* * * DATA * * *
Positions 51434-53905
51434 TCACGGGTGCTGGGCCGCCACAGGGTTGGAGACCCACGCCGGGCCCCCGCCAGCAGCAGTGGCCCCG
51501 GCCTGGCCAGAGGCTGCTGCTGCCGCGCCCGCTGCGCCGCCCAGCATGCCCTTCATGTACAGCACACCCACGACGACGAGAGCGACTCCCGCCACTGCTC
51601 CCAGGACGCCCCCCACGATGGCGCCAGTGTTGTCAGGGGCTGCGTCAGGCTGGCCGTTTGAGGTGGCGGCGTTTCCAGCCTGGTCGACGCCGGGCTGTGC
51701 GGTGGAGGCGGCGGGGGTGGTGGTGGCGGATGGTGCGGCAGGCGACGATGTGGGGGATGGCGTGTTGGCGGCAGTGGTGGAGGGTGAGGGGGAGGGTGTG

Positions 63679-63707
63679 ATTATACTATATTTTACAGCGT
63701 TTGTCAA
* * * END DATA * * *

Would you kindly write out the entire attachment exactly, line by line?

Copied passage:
Positions 51434-53905
51434 TCACGGGTGCTGGGCCGCCACAGGGTTGGAGACCCACGCCGGGCCCCCGCCAGCAGCAGTGGCCCCG
51501 GCCTGGCCAGAGGCTGCTGCTGCCGCGCCCGCTGCGCCGCCCAGCATGCCCTTCATGTACAGCACACCCACGACGACGAGAGCGACTCCCGCCACTGCTC
51601 CCAGGACGCCCCCCACGATGGCGCCAGTGTTGTCAGGGGCTGCGTCAGGCTGGCCGTTTGAGGTGGCGGCGTTTCCAGCCTGGTCGACGCCGGGCTGTGC
51701 GGTGGAGGCGGCGGGGGTGGTGGTGGCGGATGGTGCGGCAGGCGACGATGTGGGGGATGGCGTGTTGGCGGCAGTGGTGGAGGGTGAGGGGGAGGGTGTG

Positions 63679-63707
63679 ATTATACTATATTTTACAGCGT
63701 TTGTCAA